The work reported in this paper focuses on numerical analyses about a rectangular draw bead position on the die surface and their effect on the strain and thickness distribution over the taper cup. Numerical investigations are carried out using HYPERFORM and LS-DYNA to observe strain and thickness distribution. Experiments were conducted to validate the numerical results. The results obtained were used to validate the numerical findings.


  1. Numerical method

    The problem statement of the product was firstly studied thoroughly and experimental solutions were proposed.

  2. Experimental method

    Iterational study of die and blank are pre-processed using hyperform and were analyzed on LS Dyna and hyperform. The tapered punch and die were designed and material for the same was selected as Cast Iron. The dimension for diameter of the punch was 120mm and that for taper die was 122.7mm. The radius was 20mm. The blank diameter being 330.2mm of variable thickness 0.6, 0.7, 0.85mm respectively were used. The material on which the numerical iterations were carried out was cold rolled drawing steel (SS 202). Its properties are displayed in TABLE 1.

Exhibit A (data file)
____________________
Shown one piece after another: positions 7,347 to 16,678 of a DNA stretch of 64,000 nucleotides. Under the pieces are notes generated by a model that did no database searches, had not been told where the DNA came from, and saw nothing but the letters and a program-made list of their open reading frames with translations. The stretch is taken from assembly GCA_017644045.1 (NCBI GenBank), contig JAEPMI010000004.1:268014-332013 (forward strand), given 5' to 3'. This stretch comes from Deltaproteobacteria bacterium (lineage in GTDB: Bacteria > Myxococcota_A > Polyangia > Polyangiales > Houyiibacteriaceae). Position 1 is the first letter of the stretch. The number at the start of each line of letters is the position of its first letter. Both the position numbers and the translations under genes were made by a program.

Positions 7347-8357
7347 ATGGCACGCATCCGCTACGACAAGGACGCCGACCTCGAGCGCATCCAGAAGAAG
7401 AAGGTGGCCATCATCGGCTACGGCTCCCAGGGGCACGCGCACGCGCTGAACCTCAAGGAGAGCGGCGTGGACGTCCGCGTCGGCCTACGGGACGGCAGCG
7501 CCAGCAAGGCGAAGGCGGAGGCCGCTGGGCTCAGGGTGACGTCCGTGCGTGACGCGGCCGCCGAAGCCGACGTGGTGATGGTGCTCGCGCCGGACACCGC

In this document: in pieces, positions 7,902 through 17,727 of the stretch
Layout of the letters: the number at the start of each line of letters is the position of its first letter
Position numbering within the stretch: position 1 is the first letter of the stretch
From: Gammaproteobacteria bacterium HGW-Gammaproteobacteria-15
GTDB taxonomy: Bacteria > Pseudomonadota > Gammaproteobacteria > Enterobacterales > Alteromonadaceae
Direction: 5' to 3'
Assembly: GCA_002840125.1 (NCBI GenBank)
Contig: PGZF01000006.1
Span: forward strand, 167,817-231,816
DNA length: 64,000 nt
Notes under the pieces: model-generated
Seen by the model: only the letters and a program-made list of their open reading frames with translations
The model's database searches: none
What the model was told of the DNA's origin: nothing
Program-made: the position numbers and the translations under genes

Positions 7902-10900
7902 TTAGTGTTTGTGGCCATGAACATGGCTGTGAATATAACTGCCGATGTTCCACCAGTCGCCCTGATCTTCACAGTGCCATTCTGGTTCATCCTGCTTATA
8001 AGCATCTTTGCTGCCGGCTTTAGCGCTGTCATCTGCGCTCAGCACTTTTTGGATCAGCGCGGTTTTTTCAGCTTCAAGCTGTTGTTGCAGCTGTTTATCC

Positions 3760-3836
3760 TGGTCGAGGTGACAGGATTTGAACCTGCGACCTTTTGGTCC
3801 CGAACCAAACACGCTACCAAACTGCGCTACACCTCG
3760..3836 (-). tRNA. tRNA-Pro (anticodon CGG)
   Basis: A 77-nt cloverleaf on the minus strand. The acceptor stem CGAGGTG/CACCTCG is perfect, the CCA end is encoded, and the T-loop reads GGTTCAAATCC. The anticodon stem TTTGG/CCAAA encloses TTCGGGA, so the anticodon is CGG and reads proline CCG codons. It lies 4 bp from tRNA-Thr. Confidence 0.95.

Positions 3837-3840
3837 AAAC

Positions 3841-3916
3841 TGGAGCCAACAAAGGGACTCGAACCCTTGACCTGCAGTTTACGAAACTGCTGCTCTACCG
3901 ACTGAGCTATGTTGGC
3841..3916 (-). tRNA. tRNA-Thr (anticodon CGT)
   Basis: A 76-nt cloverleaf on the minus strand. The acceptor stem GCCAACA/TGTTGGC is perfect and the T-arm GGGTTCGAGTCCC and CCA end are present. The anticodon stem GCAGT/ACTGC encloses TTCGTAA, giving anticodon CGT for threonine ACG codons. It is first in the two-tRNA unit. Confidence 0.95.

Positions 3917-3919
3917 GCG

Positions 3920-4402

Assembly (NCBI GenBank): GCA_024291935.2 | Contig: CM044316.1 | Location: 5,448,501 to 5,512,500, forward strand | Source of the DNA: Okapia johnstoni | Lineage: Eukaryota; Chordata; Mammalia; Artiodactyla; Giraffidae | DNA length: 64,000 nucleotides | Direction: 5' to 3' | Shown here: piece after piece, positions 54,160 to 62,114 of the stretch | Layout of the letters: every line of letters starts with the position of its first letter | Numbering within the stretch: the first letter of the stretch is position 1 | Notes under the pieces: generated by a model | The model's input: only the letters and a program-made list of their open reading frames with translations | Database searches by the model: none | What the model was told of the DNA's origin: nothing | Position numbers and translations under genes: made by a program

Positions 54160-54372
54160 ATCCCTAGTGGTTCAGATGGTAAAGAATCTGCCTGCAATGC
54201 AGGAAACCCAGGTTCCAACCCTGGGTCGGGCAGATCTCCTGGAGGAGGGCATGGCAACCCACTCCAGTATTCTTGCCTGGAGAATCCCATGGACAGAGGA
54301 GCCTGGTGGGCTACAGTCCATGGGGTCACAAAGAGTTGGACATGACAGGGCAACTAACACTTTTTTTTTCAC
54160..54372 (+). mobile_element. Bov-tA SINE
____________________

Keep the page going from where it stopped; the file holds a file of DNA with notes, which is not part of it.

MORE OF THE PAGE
TABLE 1. Properties of SS 202



    Yield strength

    275 MPa

    Elastic modulus

    207 GPa

    Poisson's ratio


    Tensile strength

    515 MPa

  3. Numerical simulation

    For numerical simulation, physical contact between the two surfaces is mandatory for forming processes. All the simulations were implemented in hyperform, the parameters used as inputs are given as follows. Coefficient of friction

    0.25. Stroke velocity of tool was taken as 2m/s. stroke distance was 35mm. Blank holding pressure 1000psi (70.307 kg/cm2) in negative Z direction. Hyperform uses bending and load curves to control the flow of material on

    the drawbead. Output was obtained for the above conditions. Dimensions of the Rectangular drawbead given in Table 2 were inserted in Hyperform. The software uses AUTO POSITION command to maintain a uniform gap between blank and blank holders.

    TABLE 2. Draw bead dimensions










    2 degree


    2 degree

    Fig. 2. Draw bead geometry